It has been a while since we’ve seen or heard from WikiLeaks Founder Julian Assange. But WikiLeaks has just dropped a Vimeo video entitled “What Does it Cost to Change the World?” featuring none other than Assange himself in something of a MasterCard parody (check the video above.)
The latest spoof on a classic MasterCard ad campaign comes from one of the credit card company’s best known adversaries. “There are some people who don’t like change,” ends the short video that was recently posted to Vimeo and YouTube. “For everyone else, there’s WikiLeaks.”
On-screen text encourages people to learn more about the financial blockade that a number of major financial institutions announced they would instate in December 2010. According to the video, these companies’ refusal to process any of WikiLeaks’s payments has cost the group $15 million in lost donations.
“What do MasterCard, Visa, Bank of America, Paypal and Western Union all have in common?” reads the video’s description.”They help you pay for what you want? Well, yes… that is unless you want to help WikiLeaks make the world a better place. To see the shocking details, please go to wikileaks.org/support.html.”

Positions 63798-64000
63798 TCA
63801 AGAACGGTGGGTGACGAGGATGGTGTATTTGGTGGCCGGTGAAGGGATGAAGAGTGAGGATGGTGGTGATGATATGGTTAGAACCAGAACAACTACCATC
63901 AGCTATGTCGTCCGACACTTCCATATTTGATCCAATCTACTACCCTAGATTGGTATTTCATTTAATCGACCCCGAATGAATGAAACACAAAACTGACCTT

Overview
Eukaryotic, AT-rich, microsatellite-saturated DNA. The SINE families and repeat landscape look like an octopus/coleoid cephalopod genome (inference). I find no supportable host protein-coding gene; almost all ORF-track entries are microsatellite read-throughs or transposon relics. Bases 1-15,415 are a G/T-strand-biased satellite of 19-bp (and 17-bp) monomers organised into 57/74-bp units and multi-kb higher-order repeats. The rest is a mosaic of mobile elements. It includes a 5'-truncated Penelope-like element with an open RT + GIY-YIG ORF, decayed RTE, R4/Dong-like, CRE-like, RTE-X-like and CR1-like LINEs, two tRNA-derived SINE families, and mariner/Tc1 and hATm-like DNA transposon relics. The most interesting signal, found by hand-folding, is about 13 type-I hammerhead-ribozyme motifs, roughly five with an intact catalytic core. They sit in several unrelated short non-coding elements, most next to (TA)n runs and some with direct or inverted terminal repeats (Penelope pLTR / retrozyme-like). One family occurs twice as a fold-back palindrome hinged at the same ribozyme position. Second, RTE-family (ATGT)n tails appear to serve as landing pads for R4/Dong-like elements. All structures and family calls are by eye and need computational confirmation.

Wikileaks founder Julian Assange, who has been under house arrest in Britain since December when Sweden issued an extradition request on accusations of sexual misconduct, makes a cameo appearance. By its own calculations, WikiLeaks is spending $500,000 on his house arrest and $1 million in legal fees.
The video directs supporters toward alternate donation methods (some of these methods, The Atlantic Wire points out, do not support WikiLeaks’s greater goals, but rather Assange’s legal expenses). Because, it argues, “change as a result of your work: priceless.”
“As we’ve reported previously, potential donors should be aware that the WikiLeaks Legal Defense Fund does not directly support the activities of WikiLeaks. Instead it funds the legal defense of WikiLeaks founder Julian Assange, whose most pressing case is allegations of rape,” writes John Hudson at The Atlantic Wire.
“While that distinction may not matter to some WikiLeaks supporters like filmmaker Michael Moore who believe the rape allegations are politically motivated, those exclusively concerned with the organization’s mission of radical government transparency or uneasy with the allegations, may want to think twice before donating.” [via The Huff Post and Mashable]